6. Jumped off AirBnB a few years back. Vultures taking fees from both parties whilst adding no value. Changing T’s & C’s at will. No regard for the end consumer. Now they are social engineering and banning anyone who dares disagree with the whims of the dictators who run the company. Belongs in the same cesspool of US companies such as Uber and Meta.

  7. This is quite ridiculous. Nobody wants a ‘criminal’ in their dwelling, but having a robot do the sorting out is not a good choice. Rent elsewhere, it’s the only way to deal with these online faceless wonders. Consumers want the ‘cheapest’ anything, every time, so the online services go for cheap to stay viable in the marketplace. For cheap, you don’t get very personalized service. Human beings are expensive, the robots are cheap. Figure it out, you can’t have it both ways.

  8. Only way to keep the riffraff from renting your place to party or do drugs. Seems like they could put in some filters though when running a background check.

  9. These same people rent hotels so what is the difference?
    What happens when the Dad is the renter and has the wife with a DUI a son that is a druggie and a daughter that is a shop lifter staying there. Daddy may be good but the others are crap.

    Do not judge a book by a cover because the inside could be holding a gun.

  10. @mangar we have a relative who lives in a local senior housing complex overseen or funded somehow by HUD and they had to pass a criminal background check to get into the apt.
    Apparently it has been a long time problem bc lower income people and families who HUD was designed to help often have one or more family members who may have a criminal record and thus are ineligible for the programs so it becomes a catch22.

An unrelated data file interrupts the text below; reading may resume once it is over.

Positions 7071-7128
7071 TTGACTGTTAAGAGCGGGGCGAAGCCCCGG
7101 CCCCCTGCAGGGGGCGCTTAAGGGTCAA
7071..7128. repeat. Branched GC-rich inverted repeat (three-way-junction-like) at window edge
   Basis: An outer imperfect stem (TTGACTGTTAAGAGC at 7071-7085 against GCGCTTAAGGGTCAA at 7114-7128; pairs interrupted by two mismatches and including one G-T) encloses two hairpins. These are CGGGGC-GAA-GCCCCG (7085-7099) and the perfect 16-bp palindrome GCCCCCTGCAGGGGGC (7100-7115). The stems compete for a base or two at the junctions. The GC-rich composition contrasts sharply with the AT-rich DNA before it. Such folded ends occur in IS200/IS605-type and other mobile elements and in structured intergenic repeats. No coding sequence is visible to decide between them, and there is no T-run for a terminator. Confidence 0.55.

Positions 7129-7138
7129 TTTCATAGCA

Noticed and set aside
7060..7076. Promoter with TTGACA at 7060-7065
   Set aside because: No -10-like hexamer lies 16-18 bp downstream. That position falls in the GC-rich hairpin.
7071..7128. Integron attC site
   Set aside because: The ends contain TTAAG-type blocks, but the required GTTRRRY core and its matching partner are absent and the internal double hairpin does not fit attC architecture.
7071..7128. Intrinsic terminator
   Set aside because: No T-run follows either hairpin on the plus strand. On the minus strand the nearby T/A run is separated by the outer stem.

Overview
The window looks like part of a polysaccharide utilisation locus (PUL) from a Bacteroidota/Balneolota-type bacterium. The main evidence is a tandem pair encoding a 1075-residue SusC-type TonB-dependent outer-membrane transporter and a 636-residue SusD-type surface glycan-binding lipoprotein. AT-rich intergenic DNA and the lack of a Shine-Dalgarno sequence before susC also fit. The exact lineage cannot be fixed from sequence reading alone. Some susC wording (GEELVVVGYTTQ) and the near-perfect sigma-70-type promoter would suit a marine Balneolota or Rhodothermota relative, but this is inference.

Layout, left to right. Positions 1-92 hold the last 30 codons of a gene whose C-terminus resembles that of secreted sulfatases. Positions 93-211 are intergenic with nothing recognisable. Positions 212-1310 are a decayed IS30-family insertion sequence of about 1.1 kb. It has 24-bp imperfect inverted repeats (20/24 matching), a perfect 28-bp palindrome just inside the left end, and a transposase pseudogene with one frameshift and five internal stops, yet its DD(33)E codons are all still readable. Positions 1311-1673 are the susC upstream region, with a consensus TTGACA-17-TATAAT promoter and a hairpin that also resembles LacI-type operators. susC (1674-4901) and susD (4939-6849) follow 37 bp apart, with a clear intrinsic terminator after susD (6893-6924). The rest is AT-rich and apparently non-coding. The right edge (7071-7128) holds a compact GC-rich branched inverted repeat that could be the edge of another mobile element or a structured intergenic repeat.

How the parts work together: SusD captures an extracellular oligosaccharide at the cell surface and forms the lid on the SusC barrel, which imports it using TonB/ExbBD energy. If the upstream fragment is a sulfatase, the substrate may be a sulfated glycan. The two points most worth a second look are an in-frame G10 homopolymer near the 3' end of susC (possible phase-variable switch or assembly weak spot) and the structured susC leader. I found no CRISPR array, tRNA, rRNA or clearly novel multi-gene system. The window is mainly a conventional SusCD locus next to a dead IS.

Having been a landlord (had tenants do in excess of 30k in damages to a rental house) I understand the desire for checks but often times the higher risk ones are the young people who just haven’t been arrested for problems as was our situation.

  11. We need to work on the word “often”- you used it twice in the article, once to describe how frequently AirBnB hosts cancel, and once to describe how likely it was to get an erroneous response from Inflection Risk.

    I’ve rented from AirBnB probably 50 times without a cancellation. Likewise, Inflection Risk still has a A+ BBB rating “because Inflection had relatively few complaints compared to how much business it does”. Neither of those are “often”. Sure, one cancellation or wrong response is bad, but then make that point- don’t claim instead that it happens more often than not.

    It’s like the Hertz thing- I almost abandoned my President Club status and stopped booking them because of all the horror stories of people being arrested or defrauded by toll scams. Then I thought about it a second, realized that it was probably not going to happen to me, and started taking pictures of my return instead.

    “You will often get inedible food flying in coach domestically in the USA”- that’s how you use the word correctly.